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    Thanks grumpy,

    Can you help me make set_difference work with strings?
    I get the error: could not deduce template argument for 'const std::vector<_Ty,_Ax> &' from 'std::basic_string<_Elem,_Traits,_Ax>'|

    Code:
    #include <algorithm>
    #include <iterator>
    #include <vector>
    #include <iostream>
    using namespace std;
    
    int main ()
    {
        vector<string> vec1, vec2, result(10);
    
        vec1.push_back("aaa");
        vec1.push_back("bbb");
        vec1.push_back("ccc");
    
        vec2.push_back("aaa");
        vec2.push_back("ddd");
        vec2.push_back("ccc");
    
        sort(vec1.begin(), vec1.begin()+3);
        sort(vec2.begin(), vec2.begin()+3);
    
        std::set_difference(vec1.begin(), vec1.end(), vec2.begin(), vec2.end(), result.begin());
    
        for(int i = 0; i< result.size(); i++)
        {
           cout << "differences:\n " << result[i] << "\n";
        }
        return 0;
    }
    Last edited by Ducky; 10-08-2012 at 01:25 AM.
    Compiler MSVC++ 2010 with Code::Blocks.

  10. #10
    C++ Witch laserlight's Avatar
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    I recommend using back_inserter instead of anticipating the number of elements in the result, e.g.,
    Code:
    vector<string> result;
    std::set_difference(vec1.begin(), vec1.end(),
                        vec2.begin(), vec2.end(),
                        back_inserter(result));
    Note that if you don't sort the vectors first, then the result may not be quite what you expect.
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    Hi Laserlight,

    Thanks for your help.
    I modified the code but still getting the same error.

    Code:
    #include <algorithm>
    #include <iterator>
    #include <vector>
    #include <iostream>
    using namespace std;
    
    int main ()
    {
        vector<string> vec1, vec2, result;
    
        vec1.push_back("aaa");
        vec1.push_back("bbb");
        vec1.push_back("ccc");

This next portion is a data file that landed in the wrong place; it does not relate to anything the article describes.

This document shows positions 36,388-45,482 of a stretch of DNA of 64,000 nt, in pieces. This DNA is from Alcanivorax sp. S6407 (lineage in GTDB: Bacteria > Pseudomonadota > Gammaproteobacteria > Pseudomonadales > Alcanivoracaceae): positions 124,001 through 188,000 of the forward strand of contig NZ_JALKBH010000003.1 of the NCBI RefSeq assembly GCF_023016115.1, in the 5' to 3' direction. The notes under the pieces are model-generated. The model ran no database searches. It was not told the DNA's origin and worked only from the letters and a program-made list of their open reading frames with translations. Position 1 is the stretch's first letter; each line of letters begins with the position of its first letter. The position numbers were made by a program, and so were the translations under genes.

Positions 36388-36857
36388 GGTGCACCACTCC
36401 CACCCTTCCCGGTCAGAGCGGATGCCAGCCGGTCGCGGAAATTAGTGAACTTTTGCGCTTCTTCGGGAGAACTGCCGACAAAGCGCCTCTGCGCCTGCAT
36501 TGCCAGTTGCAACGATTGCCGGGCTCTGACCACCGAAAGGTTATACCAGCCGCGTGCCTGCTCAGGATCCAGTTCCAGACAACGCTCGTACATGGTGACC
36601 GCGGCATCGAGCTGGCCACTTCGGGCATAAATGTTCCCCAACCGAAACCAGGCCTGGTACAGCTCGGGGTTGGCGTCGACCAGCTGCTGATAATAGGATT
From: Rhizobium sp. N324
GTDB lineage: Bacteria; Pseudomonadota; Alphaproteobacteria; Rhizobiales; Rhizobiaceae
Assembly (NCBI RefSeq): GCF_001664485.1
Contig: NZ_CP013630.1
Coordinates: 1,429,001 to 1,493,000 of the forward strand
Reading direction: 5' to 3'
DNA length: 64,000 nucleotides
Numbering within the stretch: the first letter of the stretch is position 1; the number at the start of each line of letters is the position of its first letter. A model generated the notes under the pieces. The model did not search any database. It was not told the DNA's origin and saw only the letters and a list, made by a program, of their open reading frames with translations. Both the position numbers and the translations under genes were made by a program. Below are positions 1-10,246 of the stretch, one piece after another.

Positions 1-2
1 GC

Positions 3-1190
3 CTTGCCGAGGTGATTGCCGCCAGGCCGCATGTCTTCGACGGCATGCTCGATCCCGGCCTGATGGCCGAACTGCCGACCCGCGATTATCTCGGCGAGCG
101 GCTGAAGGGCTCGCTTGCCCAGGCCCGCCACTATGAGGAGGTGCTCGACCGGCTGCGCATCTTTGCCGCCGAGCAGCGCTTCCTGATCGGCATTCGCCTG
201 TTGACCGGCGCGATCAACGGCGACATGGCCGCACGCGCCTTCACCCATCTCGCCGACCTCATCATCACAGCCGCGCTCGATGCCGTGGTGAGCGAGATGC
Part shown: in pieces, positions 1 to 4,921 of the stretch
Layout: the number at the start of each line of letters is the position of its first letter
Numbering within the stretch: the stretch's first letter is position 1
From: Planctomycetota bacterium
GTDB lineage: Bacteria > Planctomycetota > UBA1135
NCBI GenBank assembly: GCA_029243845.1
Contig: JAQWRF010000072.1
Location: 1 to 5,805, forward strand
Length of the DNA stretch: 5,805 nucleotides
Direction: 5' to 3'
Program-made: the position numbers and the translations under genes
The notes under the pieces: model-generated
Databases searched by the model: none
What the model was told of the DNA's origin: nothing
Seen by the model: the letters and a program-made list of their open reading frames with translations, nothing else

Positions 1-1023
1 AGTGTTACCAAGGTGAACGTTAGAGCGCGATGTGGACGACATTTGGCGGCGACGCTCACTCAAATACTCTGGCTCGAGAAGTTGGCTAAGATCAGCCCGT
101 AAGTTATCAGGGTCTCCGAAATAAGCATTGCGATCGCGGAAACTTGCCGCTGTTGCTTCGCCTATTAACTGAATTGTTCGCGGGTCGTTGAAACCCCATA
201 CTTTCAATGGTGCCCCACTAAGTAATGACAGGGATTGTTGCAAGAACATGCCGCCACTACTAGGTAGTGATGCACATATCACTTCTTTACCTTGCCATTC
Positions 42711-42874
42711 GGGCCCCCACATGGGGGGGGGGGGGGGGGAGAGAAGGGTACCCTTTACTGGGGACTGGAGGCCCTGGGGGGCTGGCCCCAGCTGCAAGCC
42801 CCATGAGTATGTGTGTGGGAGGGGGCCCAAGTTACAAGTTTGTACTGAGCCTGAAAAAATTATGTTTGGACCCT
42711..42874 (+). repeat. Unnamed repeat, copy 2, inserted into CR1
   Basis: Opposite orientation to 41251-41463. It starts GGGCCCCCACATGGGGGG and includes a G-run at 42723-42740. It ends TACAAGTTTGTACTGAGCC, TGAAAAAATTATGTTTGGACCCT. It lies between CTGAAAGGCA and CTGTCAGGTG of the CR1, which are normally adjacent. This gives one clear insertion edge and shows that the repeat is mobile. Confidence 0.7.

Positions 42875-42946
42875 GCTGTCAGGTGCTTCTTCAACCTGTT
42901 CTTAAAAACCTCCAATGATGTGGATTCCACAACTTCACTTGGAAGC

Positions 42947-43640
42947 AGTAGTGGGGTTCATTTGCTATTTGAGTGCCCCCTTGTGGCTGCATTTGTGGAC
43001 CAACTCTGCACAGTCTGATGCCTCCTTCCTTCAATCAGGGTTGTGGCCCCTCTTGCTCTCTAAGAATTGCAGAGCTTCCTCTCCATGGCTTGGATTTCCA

vec2.push_back("aaa");
        vec2.push_back("ddd");
        vec2.push_back("ccc");
    
        sort(vec1.begin(), vec1.begin()+3);
        sort(vec2.begin(), vec2.begin()+3);
    
        std::set_difference(vec1.begin(), vec1.end(),
                            vec2.begin(), vec2.end(),
                            back_inserter(result));
    
    
        return 0;
    }
    Last edited by Ducky; 10-08-2012 at 01:36 AM.
    Compiler MSVC++ 2010 with Code::Blocks.

  12. #12
    C++ Witch laserlight's Avatar
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    Quote Originally Posted by Ducky
    I modified the code but still getting that error.
    On which line?

    EDIT:
    Oh, you did not #include <string>
    Last edited by laserlight; 10-08-2012 at 01:40 AM.
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    Yeah with #include <string> it compiles.
    Its interesting because sometimes you dont need to include <string> if <iostream> is included. Now I understand that it must depend on the functions.
    Anyway now it works, thank you.
    Compiler MSVC++ 2010 with Code::Blocks.

  14. #14
    C++まいる!Cをこわせ! Elysia's Avatar
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    Quote Originally Posted by Ducky View Post
    Yeah with #include <string> it compiles.
    Its interesting because sometimes you dont need to include <string> if <iostream> is included. Now I understand that it must depend on the functions.
    That is precisely why you should not rely on such behavior. Always include appropriate headers.
    Quote Originally Posted by Adak View Post
    io.h certainly IS included in some modern compilers. It is no longer part of the standard for C, but it is nevertheless, included in the very latest Pelles C versions.
    Quote Originally Posted by Salem View Post
    You mean it's included as a crutch to help ancient programmers limp along without them having to relearn too much.

    Outside of your DOS world, your header file is meaningless.

  15. #15
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    Quote Originally Posted by Ducky View Post
    Its interesting because sometimes you dont need to include <string> if <iostream> is included. Now I understand that it must depend on the functions.
    No, it actually depends on the implementation of the standard library that ships with your compiler.

    The practical rule: if you are using any functions from a standard header file, ensure you #include that header file. Determine that using documentation for the functions you use. Don't rely on your compiler checking such things for you.

    If you get into the habit of relying on any standard header #include'ing another then, eventually, you will encounter problems. Such as your code breaking after updating your compiler/library (that includes applying a service pack or even a simple bug fix). Or, if you need to port your code to a different compiler or host system.
    Right 98% of the time, and don't care about the other 3%.